Guy Clark was from Monahans, TX. And although he ended his life in Tennessee, he will always be associated with Texas. You’ll find a lot of references to places in Texas, or songs about Texas, in his catalog. We find these references in “Dublin Blues.” The song opens with the singer wishing he was Austin at the (Texas) Chili Parlor bar, enjoying their Mad Dog Margaritas, “and not caring where you are.” Lost love. A common theme in Country music. George Jones made an outstanding career out of songs about lost love. You can feel the heartache, the pain, in Clark’s lyrics.

But here I sit in Dublin
Just rollin’ cigarettes
Holdin’ back and chokin’ back
The shakes with every breath

Whoever this woman is he is singing about, the loss of her has sent this man over the edge and he has taken to drinking excessively; enough so that he has the shakes.

It would be easy to assume the singer is in Dublin, TX. But Dublin is not far from Austin. The song is ambivalent on this point, but listening to the rest of the song leads me to believe he is stuck in Ireland. The chorus talks about his love for the woman, and we learn of the place of their parting. “I loved you on the Spanish Steps the day you said goodbye.” Whatever the reasoning for being there, they broke up in Rome (though even that is ambivalent, there are other Spanish Steps.)

In the middle of the song, we learn more about the singer. He’s poor, he works, he’ll “face up to the truth.” But he still misses this woman he loves. “I can’t walk away from you.”

Adding to the mystery of which Dublin the singer is in, he tells us of other places he has been. Ft. Worth, Spain, Paris, and Florence. Are we listening to a musician on tour, losing this woman in Rome? We they on vacation or a honeymoon? The way he tells us where he has been may indicate it was the latter, and may also hint at stubbornness on his part that may have driven her away.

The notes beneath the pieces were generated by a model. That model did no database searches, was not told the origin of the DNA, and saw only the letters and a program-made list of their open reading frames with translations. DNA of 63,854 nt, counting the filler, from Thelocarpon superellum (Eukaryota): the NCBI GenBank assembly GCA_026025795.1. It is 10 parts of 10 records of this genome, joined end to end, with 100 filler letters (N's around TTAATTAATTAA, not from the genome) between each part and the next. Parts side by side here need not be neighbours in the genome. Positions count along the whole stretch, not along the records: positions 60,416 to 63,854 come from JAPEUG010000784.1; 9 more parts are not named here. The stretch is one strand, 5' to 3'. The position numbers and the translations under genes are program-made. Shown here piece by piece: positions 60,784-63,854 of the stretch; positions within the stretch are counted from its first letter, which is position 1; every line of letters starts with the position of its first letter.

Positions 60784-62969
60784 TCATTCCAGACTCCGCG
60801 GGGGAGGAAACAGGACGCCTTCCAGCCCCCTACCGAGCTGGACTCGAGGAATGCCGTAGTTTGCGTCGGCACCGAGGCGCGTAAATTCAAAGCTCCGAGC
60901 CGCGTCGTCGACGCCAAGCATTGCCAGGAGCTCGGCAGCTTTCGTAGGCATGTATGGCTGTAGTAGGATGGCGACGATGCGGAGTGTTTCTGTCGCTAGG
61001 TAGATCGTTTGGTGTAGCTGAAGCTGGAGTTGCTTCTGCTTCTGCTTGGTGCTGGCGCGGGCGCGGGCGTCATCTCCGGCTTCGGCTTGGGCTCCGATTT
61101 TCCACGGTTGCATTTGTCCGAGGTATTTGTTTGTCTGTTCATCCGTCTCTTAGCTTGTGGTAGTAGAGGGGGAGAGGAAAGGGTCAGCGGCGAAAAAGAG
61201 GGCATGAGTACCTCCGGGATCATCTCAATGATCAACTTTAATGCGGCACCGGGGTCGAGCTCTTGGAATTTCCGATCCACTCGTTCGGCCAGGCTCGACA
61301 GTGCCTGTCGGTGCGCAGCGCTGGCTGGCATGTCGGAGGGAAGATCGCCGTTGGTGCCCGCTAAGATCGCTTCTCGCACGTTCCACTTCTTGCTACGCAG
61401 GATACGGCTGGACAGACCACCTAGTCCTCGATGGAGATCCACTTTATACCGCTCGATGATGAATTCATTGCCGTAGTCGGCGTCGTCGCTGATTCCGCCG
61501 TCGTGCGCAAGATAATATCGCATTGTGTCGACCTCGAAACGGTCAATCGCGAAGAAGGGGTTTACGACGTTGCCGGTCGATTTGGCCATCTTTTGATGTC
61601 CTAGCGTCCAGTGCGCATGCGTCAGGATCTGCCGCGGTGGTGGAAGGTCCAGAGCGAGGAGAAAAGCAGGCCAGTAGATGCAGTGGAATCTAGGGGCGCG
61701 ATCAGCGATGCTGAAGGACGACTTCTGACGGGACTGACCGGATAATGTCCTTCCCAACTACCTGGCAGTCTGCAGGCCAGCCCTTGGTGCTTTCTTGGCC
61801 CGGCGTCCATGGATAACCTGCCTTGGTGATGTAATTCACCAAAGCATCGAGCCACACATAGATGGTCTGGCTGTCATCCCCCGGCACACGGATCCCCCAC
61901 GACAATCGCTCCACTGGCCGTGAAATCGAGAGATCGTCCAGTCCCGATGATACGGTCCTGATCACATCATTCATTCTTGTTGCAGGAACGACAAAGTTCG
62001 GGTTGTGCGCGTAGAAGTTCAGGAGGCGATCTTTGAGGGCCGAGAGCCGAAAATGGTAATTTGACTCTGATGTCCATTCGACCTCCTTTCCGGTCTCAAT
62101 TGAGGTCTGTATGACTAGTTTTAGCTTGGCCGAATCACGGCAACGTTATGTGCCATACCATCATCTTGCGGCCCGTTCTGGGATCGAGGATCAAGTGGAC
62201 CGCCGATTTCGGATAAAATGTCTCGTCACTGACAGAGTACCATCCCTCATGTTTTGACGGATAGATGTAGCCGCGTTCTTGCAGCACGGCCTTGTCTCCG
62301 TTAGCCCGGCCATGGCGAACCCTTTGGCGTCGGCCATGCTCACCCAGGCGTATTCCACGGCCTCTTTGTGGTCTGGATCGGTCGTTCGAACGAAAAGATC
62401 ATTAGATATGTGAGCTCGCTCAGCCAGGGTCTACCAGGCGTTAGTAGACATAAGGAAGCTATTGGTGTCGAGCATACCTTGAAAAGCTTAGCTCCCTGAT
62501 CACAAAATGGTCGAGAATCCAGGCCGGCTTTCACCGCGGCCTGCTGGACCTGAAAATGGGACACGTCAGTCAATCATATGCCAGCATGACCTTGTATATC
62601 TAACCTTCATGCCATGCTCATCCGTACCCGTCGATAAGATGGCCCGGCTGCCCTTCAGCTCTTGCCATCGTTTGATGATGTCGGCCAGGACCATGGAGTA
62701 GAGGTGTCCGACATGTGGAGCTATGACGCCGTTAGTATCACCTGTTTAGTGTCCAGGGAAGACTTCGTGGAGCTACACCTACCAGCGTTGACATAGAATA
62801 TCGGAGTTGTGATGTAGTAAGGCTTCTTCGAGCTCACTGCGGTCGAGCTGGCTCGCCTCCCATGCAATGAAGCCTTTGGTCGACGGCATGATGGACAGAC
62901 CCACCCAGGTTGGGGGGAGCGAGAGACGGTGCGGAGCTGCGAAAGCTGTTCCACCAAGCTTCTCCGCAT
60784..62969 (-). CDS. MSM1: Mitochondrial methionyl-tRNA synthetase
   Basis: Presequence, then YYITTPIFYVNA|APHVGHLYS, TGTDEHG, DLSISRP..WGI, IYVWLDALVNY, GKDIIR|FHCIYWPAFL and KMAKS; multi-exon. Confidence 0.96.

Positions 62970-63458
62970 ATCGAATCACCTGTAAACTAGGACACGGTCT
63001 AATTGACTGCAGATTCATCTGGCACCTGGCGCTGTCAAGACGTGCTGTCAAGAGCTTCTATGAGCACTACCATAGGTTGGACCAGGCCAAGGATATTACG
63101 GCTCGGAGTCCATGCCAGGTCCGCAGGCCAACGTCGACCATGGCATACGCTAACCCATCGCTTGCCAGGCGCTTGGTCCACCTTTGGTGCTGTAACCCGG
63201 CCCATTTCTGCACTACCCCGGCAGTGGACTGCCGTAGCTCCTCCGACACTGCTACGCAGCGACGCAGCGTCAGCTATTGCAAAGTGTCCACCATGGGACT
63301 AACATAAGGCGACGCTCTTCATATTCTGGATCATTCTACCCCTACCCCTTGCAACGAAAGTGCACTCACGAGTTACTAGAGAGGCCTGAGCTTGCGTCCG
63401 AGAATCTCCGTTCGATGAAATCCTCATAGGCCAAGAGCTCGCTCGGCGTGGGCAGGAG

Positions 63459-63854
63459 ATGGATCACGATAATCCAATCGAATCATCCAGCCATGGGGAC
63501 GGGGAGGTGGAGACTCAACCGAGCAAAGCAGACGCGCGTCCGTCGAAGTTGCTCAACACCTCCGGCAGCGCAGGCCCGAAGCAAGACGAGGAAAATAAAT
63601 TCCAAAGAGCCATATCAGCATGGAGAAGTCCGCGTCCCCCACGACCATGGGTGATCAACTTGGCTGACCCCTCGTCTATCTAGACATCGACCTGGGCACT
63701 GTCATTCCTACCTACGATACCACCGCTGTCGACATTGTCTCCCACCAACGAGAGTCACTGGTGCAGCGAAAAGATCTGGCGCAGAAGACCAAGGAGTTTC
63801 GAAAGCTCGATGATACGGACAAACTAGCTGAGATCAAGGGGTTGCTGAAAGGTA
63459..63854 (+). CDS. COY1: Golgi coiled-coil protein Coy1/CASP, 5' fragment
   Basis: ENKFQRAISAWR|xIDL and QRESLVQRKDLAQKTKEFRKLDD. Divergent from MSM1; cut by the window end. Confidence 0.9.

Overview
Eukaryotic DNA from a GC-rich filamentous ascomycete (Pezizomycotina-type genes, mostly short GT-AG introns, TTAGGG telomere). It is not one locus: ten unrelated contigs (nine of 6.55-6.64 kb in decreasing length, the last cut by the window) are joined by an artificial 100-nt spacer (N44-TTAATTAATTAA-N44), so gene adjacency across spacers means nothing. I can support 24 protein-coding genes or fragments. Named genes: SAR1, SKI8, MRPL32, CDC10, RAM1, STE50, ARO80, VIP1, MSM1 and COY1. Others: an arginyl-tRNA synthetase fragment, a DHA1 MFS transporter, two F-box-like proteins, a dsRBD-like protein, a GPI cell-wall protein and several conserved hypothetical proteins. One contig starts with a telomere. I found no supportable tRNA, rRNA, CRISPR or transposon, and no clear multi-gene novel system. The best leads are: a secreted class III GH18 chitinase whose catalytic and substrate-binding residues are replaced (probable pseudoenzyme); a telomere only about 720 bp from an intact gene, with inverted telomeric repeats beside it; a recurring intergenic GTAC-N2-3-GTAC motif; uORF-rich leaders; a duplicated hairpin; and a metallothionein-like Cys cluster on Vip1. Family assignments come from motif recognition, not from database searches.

I have been to Fort Worth
I have been to Spain
I have been too proud
To come in out of the rain

I have seen the David
I’ve seen the Mona Lisa too

Ah, but Clark is a Country musician, and he sneaks in an homage to Doc Watson. “I have heard Doc Watson play Columbus Stockade Blues.” I absolutely love the way he put this line in right after talking about the Statue of David and the Mona Lisa.

“Dublin Blues” is from the middle of Clark’s career, and his development as a writer from his (already great) early works is amazing. And this applies to the music itself, as well as the lyrics. By the mid 90s, when “Dublin Blues” was written, we hear much more emotion in the music, forming an excellent balance to the lyrics. The music is also more personal. I think this song is performed with at most two acoustic guitars, a drum, and a fiddle. As a songwriter, Guy Clark was very instrumental in creating the Outlaw Country sound of the 70s, and one of the things that made it Outlaw was the use of very small bands and with little to no post-production, producing a much more authentic sounding music.


I hope you have enjoyed this tribute to Guy Clark. If you weren’t familiar with his music, hopefully you find that you like it and want to hear more. His catalog is available on Play Music and Spotify. Farewell, Guy.

Shores distant shores
There’s where I’m headed for
Got the stars to guide my way
Sail into the light of day